I am having problems to configure my EMACS in -nw mode using linux thorough ssh. I am trying to map Ctrl+Shift+z to redo using undo-tree-redo. I tried the following code

(defalias 'redo 'undo-tree-redo)
(global-set-key (kbd "C-z") 'undo)
(global-set-key (kbd "C-S-z") 'redo)  

I also want to map some other key bindings using the Shift key, however, it seems that it is not mapped correctly. I tried to follow this solution Shift+Up isn't recognized by Emacs in a terminal. However when I try to get the escape function to say Ctrl+Shift+z using Ctrl+Q, it returns ^Z, which is exactly the same as whiotu the shift key!!!!

So the Shift key has absolutly no effect on the key binding. The shift key does work though, since I can use it to capitalize etc.

How can I solve this issue?

Note: some other keys also have a weird behaviour when using Ctrl+Q to insert the characters literally. For instance the return key gives ^M and the backspace gives ^?. I have absolutely no idea what's going on!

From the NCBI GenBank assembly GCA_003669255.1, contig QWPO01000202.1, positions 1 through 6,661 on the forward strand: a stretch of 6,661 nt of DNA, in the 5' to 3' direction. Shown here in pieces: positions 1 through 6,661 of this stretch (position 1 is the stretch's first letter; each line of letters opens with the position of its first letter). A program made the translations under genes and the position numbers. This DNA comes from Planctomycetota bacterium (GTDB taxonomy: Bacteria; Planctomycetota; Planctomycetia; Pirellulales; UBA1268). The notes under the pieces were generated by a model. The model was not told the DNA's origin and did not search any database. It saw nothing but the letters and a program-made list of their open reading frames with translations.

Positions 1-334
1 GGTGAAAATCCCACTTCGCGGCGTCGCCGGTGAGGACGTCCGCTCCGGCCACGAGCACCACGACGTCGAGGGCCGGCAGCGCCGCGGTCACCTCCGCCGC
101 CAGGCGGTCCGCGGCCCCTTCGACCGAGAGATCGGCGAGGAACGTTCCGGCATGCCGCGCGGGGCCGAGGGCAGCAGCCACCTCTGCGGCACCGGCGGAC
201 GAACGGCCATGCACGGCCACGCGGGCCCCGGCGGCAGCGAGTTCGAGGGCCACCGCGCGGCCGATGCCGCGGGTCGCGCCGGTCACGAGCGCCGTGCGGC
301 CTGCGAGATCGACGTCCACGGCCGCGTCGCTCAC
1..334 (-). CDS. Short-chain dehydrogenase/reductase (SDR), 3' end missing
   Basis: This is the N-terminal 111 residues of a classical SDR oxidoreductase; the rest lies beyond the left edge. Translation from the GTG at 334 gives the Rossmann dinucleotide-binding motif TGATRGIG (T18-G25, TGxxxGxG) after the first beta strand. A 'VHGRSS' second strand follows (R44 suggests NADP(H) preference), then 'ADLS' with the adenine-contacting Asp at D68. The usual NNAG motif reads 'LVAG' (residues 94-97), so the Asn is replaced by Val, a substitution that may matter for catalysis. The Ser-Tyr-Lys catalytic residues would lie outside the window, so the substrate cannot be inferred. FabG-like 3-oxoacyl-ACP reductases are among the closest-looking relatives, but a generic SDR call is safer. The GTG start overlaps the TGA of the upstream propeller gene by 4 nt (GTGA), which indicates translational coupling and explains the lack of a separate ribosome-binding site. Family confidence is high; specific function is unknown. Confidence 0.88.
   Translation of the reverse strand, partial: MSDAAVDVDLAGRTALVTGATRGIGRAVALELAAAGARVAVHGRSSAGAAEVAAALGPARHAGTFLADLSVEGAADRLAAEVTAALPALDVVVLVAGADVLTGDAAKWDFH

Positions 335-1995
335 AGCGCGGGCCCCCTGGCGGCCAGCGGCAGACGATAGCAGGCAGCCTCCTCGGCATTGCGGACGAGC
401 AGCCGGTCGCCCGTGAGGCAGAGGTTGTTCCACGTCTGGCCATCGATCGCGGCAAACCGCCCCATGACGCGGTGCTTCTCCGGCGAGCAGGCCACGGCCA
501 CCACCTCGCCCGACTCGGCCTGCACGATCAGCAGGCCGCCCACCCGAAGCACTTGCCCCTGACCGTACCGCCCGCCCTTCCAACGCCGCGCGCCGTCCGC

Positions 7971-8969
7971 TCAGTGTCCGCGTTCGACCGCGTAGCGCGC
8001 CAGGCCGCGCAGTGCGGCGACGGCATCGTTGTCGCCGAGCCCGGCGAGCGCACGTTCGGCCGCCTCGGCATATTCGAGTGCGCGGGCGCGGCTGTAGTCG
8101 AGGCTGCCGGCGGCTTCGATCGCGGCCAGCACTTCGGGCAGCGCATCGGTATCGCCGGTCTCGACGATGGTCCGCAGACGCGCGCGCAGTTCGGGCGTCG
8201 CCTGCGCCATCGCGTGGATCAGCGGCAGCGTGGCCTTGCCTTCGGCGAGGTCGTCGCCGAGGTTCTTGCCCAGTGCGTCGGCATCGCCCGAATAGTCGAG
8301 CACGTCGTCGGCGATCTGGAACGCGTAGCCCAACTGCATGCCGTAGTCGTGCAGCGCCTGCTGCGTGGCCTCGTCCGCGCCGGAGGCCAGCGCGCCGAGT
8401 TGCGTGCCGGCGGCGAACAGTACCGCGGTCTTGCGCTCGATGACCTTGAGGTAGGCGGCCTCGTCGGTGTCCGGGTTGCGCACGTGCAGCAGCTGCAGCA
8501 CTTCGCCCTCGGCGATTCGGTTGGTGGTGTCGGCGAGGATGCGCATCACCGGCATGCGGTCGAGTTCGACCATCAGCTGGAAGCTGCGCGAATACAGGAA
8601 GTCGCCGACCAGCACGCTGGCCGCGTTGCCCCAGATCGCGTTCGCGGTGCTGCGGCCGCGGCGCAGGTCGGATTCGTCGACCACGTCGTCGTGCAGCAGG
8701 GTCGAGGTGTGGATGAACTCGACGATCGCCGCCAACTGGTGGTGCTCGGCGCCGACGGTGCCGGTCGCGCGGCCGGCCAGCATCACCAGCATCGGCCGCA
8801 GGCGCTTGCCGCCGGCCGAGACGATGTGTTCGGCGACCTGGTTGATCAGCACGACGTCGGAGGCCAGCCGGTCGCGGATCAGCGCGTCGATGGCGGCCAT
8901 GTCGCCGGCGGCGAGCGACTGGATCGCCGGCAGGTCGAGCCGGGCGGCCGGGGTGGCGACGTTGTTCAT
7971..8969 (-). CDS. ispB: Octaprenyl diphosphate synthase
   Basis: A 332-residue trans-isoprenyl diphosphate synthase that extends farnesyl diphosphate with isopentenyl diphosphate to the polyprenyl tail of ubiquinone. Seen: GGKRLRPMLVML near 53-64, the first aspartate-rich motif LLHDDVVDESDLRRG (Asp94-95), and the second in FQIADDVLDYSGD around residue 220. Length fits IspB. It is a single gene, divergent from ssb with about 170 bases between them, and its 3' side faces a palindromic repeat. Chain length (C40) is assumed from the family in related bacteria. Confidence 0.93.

1 Answer 1


Correct, C-z and C-S-z are the same when inside of a terminal; the terminal protocol simply provides no way to distinguish between them. The terminal only deals in characters, not keypresses, so there's no way for the other end to know what modifier keys were in use, only what character was generated.

Since I presume you're running Emacs over ssh in order to edit files on the remote host, I recommend that you run Emacs locally instead, and edit the files over ssh using TRAMP mode. Simply type in a remote filename when you open a file: C-x f /user@otherhost:path/to/file RET.

BTW, you can figure out what's going on by looking at a chart of the ASCII control codes. C-q RET produces ^M because that's the carriage return character, and C-q DEL produces ^? because that's the delete character. They're displayed as ^M and ^? because they're not normally displayed at all.

  • Using TRAMP mode works like a charm! Thank you!
    – Jemme
    Commented Dec 10, 2015 at 14:24

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